One of the many joys of writing historical fiction is discovering pieces of history not taught in schools or written about in any detail in the media. Operation Paperclip was one of those. I tripped over it doing research on the Target Forces badge I found in my father’s belongings. Information from the National Archives II in College Park, MD, illuminated its significance: the Allies wished to secure Germany’s “intellectual assets,” especially in the sciences. Continue reading “The Ethical Questions in the Hidden History of Operation Paperclip”
Readers often ask me where I get the idea for a book. As I suggested in my first posts, I write novels to resolve the conundrums I encounter in life. For Chasing the American Dream, the issue came from living with my angry father, whose constant irritation seemed to come from being frustrated that his American Dream had not come true. Edwin Brush, Sr., pictured at the right in 1942, died in 1972. If I wanted to figure out why he had been so angry and often lashed out at me, I was on my own. Continue reading “From Anger to Forgiveness”
I’ve been excited for a month now. My second novel Chasing the American Dream was released February 2 and is now available through the following:
Please join me for the release of my new novel, CHASING THE AMERICAN DREAM, on Wednesday, February 10th at 7:00pm EST!
Friend and author Sara Fitzgerald will join me in an online conversation hosted by One More Page Books, my local bookstore in Arlington, VA. Sara and I will talk about the story behind my novel, the research that went into it, and more. We’ll also take your questions. The event will be broadcast free on Facebook and YouTube. If you register, you’ll receive direct links to these sites from One More Page in the days ahead of the event.
You can find more information, register and order signed copies of the book by clicking here.
If you are unable to attend the event, please feel free to order the novel through One More Page or the following locations:
Do join the celebration!
In these final weeks of 2020, I’ve been looking back not only through this year but also through past years at the books and poems I’ve admired, naming those that have had a lasting influence in my life. Continue reading “Five Pieces of Literature That Have Influenced My Writing Life”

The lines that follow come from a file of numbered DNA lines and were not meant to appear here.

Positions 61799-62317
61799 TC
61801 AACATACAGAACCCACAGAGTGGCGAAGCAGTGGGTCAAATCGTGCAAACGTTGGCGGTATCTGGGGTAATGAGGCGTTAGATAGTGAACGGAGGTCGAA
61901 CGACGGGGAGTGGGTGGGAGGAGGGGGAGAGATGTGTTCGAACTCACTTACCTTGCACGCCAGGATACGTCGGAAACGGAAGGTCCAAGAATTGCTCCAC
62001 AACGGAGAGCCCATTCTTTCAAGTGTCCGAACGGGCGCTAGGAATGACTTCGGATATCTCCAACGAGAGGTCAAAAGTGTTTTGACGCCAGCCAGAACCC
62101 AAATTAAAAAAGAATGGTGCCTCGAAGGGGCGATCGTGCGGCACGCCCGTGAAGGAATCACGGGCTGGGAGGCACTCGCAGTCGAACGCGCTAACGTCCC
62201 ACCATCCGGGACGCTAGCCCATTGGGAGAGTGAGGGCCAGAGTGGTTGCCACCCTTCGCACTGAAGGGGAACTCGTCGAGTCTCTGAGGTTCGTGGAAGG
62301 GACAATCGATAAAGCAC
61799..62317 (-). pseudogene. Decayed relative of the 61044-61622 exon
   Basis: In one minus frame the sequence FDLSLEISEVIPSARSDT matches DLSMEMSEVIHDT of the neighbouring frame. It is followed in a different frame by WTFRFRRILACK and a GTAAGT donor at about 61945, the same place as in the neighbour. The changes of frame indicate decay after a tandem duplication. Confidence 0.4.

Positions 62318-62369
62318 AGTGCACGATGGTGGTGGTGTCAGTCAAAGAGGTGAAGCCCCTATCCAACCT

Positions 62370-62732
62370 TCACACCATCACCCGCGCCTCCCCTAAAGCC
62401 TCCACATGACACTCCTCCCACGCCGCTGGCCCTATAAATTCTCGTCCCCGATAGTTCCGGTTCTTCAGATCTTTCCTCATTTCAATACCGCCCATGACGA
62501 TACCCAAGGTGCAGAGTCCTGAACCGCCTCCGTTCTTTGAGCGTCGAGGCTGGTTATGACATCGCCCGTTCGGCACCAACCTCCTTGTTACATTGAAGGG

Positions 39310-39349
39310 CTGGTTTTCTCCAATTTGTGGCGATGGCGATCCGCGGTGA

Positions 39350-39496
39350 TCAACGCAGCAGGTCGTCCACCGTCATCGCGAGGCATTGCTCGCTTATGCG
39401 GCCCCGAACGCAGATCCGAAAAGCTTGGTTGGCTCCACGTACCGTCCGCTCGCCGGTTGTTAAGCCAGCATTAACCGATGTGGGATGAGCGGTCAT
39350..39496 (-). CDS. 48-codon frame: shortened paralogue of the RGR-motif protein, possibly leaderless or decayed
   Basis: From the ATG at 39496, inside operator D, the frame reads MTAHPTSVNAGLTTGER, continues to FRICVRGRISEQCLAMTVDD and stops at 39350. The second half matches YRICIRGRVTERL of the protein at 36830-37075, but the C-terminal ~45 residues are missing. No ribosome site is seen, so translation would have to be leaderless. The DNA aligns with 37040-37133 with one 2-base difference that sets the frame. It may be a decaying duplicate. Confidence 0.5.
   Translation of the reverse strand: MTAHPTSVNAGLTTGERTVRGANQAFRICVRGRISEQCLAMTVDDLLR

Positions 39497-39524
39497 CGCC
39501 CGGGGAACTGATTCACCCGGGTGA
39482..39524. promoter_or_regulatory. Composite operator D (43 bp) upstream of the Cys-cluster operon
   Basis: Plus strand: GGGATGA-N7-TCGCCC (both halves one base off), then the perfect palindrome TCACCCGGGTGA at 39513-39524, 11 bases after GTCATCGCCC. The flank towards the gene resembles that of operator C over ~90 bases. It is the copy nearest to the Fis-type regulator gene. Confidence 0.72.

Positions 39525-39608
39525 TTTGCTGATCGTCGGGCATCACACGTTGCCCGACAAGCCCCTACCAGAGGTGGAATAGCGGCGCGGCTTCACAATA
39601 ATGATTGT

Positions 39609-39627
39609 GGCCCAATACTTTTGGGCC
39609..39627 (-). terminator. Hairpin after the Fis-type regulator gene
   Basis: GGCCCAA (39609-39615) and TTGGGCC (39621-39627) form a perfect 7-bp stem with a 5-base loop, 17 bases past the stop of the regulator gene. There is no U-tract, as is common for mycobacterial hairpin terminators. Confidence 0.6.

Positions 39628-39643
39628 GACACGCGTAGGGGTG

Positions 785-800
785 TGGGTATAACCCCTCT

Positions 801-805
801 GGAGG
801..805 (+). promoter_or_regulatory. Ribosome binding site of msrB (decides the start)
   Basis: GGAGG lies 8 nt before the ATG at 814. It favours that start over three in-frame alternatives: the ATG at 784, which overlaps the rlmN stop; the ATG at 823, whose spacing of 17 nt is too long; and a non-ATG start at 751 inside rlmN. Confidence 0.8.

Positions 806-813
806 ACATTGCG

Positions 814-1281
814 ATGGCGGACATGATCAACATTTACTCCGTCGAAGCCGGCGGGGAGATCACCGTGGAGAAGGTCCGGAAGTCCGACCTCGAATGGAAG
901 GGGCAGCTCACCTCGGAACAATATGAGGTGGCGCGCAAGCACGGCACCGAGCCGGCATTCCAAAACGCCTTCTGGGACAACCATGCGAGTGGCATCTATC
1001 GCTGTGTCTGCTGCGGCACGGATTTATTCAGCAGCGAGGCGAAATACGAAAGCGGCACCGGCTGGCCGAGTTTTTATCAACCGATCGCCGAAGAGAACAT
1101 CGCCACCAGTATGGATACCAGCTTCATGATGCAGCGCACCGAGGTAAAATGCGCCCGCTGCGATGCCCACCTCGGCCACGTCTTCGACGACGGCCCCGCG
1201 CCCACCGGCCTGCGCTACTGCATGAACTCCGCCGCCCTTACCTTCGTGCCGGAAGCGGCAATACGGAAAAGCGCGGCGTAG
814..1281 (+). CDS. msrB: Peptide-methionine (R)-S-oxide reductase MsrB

Before researching my father’s assignments as a member of the Office of Strategic Services (OSS), Secret Intelligence Branch, I believed I was going to write a book about one of those classic heroes, a person who appears normal on the surface but reveals impressive powers. I imagined my dad had shown incredible physical courage, breathtaking ingenuity, a fearlessness in the face of threat, moral integrity and self-sacrifice. After all, that’s what he’d told my brother and me about his exploits when we were children. I was about to reveal my dad as an inspiration to the thousands who would read my book about him. It was an opportunity to write a spy story in the shadow of Frederick Forsyth, John Le Carre, and Ian Fleming. Continue reading “This Hero’s Journey”
As I explained in my September blog post, until he died when I was 25, I knew my father as an angry man. He came home from teaching high school many nights spewing his unhappiness. His students didn’t really want to learn; too few bothered to do the assigned homework; his principal was an idiot. As we’d pull out of the driveway on an errand, he’d notice someone left an upstairs light on and yell: “Do you think I’m made of money?” Continue reading “What is the Deal with Men and Anger?”
When I told my older brother (about 2010) that I was looking around for a topic to write a novel about, he said I had to write one about what our dad did in the war. Dad (Edwin Franklyn Brush, shown below with his brothers ca. 1942) had told us thrilling stories about his time in the Office of Strategic Services (OSS) in World War II, and I thought perhaps my brother was right. I resonated with the idea of writing a thriller about Dad’s spying exploits. I headed to the National Archives II, just outside Washington, D.C., which houses O.S.S. papers.
Today’s newsletter is longer than usual, as I’d like to give you the first scene in my new novel, Chasing the American Dream. I’ll talk more in a later newsletter about where this novel came from but know now that it started with my curiosity about my father’s role during World War II. He’d signed an oath at the end of the war that he’d never speak of his activities in the Office of Strategic Services. Finding out what he actually did took me months in the OSS Archives. All those details are for another time. Right now, just enjoy the novel that came from that research. Continue reading “Ready for a Thrill? . . . A Sneak Peak at My New Book”
I read a lot of advice for authors, and though I can’t remember the source, someone, years ago, suggested it would help make characters real if we found pictures of the people who embodied our characters. In theory, it should then be easier to describe them more vividly, more empathetically. So, in the process of writing Uncovering, I tried the idea out.Continue reading “A Bit of Fun for Authors – and Readers!”